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Financial, Managerial, and Supervisory Considerations The BHC Act requires the Board to consider the financial and managerial resources and future prospects of the companies and banks involved in a proposal and certain other supervisory factors. Rabobank’s capital levels exceed the minimum levels that would be required under the Basel Capital Accord, and its capital levels are considered equivalent to the capital levels that would be required of a U.S. banking organization. Rabobank will finance the acquisition of VIB with internally available funds and will not incur any additional debt in connection with this transaction. In assessing the financial and managerial strength of Rabobank, the Board has reviewed information provided by Rabobank, confidential supervisory and examination information, and publicly reported and other financial information. In addition, the Board has consulted with relevant supervisory authorities, including those in The Netherlands. Based on all the facts of record, the Board concludes that the financial and managerial resources and future prospects of the organizations involved in the proposal are consistent with approval.19 Section 3 of the BHC Act also provides that the Board may not approve an application involving a foreign banking organization unless it is “subject to comprehensive supervision or regulation on a consolidated basis by the appropriate authorities in the bank’s home country.”20 The home country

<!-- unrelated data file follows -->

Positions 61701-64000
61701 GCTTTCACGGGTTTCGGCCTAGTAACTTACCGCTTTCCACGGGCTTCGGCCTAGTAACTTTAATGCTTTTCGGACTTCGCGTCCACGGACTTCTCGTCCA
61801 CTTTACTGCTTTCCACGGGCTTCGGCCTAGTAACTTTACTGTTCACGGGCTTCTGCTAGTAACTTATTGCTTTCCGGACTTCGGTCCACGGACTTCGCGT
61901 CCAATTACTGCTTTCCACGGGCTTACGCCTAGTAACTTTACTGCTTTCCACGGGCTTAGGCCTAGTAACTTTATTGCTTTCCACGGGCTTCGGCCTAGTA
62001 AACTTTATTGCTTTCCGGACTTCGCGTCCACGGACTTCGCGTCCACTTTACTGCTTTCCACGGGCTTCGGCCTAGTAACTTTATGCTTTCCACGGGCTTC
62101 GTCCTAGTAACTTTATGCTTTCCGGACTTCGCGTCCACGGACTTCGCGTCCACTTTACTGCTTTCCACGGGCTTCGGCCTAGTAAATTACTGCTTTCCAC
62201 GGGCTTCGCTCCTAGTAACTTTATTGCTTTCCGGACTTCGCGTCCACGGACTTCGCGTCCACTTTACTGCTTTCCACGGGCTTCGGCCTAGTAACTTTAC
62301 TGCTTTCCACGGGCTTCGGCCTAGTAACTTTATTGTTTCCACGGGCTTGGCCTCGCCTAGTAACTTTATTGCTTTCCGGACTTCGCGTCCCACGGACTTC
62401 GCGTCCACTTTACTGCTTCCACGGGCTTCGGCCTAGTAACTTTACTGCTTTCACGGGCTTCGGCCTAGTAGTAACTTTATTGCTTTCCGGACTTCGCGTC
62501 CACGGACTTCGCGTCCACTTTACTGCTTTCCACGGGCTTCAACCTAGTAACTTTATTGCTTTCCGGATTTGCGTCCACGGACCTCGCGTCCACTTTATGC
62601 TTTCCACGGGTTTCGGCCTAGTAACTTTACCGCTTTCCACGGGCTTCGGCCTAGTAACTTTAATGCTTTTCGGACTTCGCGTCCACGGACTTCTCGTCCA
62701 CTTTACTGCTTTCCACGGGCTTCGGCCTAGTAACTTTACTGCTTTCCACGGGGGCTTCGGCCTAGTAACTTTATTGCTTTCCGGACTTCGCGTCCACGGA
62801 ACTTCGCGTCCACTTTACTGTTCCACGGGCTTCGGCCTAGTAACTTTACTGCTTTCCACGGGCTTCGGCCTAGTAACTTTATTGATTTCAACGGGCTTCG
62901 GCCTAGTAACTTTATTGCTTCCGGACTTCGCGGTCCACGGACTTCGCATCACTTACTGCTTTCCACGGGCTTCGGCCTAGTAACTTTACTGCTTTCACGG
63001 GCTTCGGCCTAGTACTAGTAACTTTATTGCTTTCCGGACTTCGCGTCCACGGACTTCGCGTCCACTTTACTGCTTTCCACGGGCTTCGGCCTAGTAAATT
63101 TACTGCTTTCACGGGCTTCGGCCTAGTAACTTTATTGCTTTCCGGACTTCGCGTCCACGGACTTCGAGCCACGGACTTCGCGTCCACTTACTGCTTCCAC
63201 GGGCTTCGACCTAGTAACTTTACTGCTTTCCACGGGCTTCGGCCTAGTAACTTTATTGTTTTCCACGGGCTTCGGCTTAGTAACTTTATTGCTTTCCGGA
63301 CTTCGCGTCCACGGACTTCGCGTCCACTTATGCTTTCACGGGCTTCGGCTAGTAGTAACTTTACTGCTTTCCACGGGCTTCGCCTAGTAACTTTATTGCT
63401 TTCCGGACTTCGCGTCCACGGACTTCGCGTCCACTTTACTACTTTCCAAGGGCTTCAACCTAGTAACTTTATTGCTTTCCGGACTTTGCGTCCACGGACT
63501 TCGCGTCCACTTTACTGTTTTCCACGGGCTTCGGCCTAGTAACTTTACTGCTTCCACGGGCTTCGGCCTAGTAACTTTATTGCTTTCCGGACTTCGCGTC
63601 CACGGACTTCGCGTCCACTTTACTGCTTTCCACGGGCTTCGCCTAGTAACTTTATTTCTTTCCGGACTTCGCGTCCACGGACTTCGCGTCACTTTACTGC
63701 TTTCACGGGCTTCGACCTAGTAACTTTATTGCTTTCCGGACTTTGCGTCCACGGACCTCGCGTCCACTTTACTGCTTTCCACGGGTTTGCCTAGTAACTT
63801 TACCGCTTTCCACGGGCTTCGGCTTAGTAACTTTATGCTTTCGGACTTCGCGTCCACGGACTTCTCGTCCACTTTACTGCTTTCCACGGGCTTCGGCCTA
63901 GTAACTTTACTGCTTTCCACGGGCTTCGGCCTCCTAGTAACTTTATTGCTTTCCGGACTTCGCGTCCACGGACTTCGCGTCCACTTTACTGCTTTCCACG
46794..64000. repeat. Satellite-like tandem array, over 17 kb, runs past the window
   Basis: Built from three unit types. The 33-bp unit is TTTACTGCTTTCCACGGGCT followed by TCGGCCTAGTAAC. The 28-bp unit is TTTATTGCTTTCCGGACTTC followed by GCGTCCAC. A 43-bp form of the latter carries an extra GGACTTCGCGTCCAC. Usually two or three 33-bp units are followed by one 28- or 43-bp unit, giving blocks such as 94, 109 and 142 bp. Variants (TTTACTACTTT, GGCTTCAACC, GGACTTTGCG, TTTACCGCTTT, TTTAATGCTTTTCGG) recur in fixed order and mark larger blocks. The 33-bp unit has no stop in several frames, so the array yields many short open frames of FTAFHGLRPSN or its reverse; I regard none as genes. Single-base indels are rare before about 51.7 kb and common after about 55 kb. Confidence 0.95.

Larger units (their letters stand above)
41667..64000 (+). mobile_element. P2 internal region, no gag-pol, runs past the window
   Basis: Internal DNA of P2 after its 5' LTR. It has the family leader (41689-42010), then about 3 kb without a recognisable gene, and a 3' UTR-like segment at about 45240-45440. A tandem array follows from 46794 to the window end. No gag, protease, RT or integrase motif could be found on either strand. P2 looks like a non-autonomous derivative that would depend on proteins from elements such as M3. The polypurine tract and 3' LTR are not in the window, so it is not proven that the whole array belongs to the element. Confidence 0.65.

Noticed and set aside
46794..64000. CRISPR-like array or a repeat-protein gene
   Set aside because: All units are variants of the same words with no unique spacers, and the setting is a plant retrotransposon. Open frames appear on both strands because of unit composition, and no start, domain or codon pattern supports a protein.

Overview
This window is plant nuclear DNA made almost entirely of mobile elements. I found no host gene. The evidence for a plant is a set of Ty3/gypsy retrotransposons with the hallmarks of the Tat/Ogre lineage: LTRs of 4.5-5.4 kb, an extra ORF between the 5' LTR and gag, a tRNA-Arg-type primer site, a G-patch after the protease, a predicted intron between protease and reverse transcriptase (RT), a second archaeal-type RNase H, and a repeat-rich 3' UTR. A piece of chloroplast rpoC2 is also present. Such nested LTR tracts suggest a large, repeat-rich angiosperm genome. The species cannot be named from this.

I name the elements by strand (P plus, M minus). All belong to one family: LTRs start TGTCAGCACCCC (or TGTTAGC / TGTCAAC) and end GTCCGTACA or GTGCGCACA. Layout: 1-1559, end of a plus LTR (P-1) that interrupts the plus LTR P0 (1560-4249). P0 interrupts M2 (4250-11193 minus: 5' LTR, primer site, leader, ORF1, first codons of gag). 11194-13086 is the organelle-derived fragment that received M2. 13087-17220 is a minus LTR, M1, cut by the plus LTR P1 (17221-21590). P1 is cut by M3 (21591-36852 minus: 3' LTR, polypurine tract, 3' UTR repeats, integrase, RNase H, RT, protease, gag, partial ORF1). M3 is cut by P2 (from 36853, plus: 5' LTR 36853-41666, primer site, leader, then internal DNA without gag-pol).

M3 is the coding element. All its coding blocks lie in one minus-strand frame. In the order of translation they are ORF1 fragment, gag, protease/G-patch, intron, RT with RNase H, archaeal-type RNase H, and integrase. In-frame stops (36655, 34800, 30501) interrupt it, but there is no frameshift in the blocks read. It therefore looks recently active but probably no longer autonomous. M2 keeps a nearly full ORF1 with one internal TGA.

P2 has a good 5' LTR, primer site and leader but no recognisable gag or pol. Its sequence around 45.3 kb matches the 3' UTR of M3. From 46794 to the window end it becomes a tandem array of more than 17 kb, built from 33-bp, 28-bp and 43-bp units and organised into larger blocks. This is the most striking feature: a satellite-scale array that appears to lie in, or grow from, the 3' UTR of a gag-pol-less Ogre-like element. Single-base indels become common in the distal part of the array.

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The commenter alleged that VIB’s senior management does not appear to include any minority individuals. The racial or ethnic composition of a bank holding company’s management is outside the limited statutory factors that the Board is authorized to consider when reviewing an application under the BHC Act. See Union Bank of Switzerland, 84 Federal Reserve Bulletin 684 (1998); see also Western Bancshares, Inc. v. Board of Governors, 480 F.2d 749 (10th Cir. 1973). 12 U.S.C. § 1842(c)(3)(B). Under Regulation Y, the Board uses the standard enumerated in Regulation K to determine whether a foreign bank that has applied